While the decision applied to higher education institutions, rather than businesses, the additional scrutiny means employers will likely have to question whether all DEI initiatives are legitimate under Title VII—a key part of the Civil Rights Act of 1964, which prohibits discrimination on the basis of race, color, and national origin.
Title VII says that it is illegal for employers to consider the race of any candidate or employee—even with the intention of creating a more diverse, equitable, or inclusive workforce—in any employment decision.
Here's how the supreme court decision could impact employment moving forward.
The supreme court decision explained
In Students for Fair Admissions (SFA) vs President and Fellows of Harvard College, the US Supreme Court decided to end affirmative action in college admissions. It held that using race as a plus factor in admissions decisions violates the Equal Protection Clause of the 14th Amendment.
The case was brought against Harvard and UNC by the advocacy group SFA, who argued affirmative action policies were preferential to Black and Latino students.
The Supreme Court’s decision on affirmative action in college admissions was based on an assessment of Title VII of the Civil Rights Act.
The impact on US employers
Despite not directly applying to US employers, there have been calls for businesses to evaluate their DEI policies.
Only a few weeks after the decision, 13 Republican state attorneys general sent a letter to the CEOs of Fortune 100 companies to remind them of their “obligations as an employer under federal and state law to refrain from discriminating on the basis of race, whether under the label of ‘diversity, equity, and inclusion’ or otherwise.”
In response, 21 Democratic attorneys general co-sent their own letter asserting that the Supreme Court decision had no bearing on the legality of company DEI initiatives.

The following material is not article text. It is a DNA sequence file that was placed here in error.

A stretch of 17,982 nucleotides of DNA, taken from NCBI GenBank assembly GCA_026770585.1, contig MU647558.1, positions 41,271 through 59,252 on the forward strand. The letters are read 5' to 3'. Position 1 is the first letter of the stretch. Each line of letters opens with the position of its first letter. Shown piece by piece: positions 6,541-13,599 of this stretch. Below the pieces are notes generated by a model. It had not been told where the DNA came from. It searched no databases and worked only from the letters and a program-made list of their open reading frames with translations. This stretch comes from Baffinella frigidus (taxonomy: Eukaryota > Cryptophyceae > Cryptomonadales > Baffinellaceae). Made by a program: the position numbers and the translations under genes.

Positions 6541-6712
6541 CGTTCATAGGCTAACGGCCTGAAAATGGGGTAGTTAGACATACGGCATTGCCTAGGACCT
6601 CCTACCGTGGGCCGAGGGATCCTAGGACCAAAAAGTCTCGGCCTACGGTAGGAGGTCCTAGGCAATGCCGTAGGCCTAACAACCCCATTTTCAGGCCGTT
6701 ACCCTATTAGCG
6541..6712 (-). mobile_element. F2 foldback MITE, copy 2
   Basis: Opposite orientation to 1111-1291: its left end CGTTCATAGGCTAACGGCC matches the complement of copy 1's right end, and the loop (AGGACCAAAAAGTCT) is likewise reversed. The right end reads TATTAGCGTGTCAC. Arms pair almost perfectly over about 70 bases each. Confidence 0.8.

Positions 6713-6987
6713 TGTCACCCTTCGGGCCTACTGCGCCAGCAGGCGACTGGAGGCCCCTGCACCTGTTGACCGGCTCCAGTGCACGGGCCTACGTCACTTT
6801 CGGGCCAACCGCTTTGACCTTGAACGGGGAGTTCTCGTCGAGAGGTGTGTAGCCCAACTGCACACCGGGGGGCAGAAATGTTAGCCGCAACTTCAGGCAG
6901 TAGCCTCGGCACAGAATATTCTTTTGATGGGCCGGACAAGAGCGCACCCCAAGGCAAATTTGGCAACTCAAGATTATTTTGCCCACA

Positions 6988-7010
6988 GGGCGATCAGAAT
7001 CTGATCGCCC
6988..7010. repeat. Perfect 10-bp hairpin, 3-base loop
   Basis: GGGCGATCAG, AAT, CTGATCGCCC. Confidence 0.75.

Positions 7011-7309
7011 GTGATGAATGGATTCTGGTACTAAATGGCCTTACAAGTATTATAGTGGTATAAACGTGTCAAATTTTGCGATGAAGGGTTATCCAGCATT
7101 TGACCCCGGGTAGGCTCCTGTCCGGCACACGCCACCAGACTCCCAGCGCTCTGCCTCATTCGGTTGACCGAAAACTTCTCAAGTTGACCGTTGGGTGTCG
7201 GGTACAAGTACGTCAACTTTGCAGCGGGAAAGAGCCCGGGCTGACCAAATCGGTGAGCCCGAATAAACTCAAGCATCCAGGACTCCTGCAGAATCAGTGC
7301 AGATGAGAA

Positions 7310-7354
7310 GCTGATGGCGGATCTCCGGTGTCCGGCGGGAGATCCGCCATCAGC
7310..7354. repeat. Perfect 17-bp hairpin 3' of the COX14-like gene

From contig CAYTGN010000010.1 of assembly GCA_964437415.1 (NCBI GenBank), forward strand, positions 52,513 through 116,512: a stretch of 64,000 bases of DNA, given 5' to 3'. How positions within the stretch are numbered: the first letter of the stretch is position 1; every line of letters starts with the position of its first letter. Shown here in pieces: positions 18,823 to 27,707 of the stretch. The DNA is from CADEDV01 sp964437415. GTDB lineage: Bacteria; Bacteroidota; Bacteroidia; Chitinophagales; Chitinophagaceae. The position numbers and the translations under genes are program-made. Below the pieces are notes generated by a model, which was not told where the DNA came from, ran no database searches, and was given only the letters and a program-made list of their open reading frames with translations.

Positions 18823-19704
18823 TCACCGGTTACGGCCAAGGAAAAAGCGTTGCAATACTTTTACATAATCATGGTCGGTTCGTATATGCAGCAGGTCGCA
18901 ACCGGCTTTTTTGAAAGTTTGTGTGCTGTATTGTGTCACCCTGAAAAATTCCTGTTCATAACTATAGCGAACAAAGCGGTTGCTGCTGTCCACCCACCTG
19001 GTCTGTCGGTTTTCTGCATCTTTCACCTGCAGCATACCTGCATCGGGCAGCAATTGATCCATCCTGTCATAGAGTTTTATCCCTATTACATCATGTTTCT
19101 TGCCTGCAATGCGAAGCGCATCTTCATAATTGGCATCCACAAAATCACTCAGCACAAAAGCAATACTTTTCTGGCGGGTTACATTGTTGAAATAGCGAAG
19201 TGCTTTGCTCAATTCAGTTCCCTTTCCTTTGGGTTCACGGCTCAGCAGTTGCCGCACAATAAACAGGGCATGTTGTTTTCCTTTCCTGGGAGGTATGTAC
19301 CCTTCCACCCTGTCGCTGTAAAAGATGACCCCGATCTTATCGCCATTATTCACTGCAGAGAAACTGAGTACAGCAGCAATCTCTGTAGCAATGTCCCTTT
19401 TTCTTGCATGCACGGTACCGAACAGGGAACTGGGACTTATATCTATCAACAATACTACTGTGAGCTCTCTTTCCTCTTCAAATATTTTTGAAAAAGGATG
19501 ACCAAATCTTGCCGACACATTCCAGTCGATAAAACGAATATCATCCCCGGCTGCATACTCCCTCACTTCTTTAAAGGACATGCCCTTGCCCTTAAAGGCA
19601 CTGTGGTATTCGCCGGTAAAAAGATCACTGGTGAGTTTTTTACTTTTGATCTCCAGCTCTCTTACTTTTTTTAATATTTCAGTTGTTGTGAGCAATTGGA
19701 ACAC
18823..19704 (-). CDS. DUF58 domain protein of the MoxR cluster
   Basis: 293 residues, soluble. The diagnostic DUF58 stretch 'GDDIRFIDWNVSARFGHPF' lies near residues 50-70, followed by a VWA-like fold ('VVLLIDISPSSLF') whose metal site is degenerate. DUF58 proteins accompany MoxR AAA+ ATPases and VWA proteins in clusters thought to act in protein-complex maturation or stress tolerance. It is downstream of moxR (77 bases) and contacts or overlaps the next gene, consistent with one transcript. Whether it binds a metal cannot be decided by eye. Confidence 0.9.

The letter also encouraged employers to continue examining their recruiting, retention, and professional development practices to remove unnecessary barriers to diversity.
Assessing the impact of the ruling on DEI Initiatives
While it's illegal for employers to consider the race of any candidate or employee, DEI initiatives can be used to foster a more inclusive workplace, and they have shown to reduce the risk of employment discrimination and hostile work environment claims.
To comply with Title VII of the Civil Rights Act employers cannot use hiring quotas, reserve positions for certain groups, or use an individual’s race as a tiebreaker in employment decisions, even as part of their DEI initiatives.
Instead, initiatives may take the form of training and education programs, expanding the applicant pool to include underrepresented individuals, or mentorship and scholarship programs.
However, even these measures are under fire.
Several lawsuits have been filed alleging reverse discrimination. Stephen Miller, a senior White House adviser in the Trump administration, and his conservative advocacy organization America First Legal recently took the position that all DEI programs are illegal
Conservative activist Edward Blum’s organization, the American Alliance for Equal Rights, also took legal action or threatened top law firms and other organizations, accusing them of excluding White and Asian students from fellowship programs based on race.
Despite these challenges, it is still lawful for employers to develop programs and policies aimed at providing equal opportunities.
Employers are likely to be more tentative, however, in the strength of these initiatives.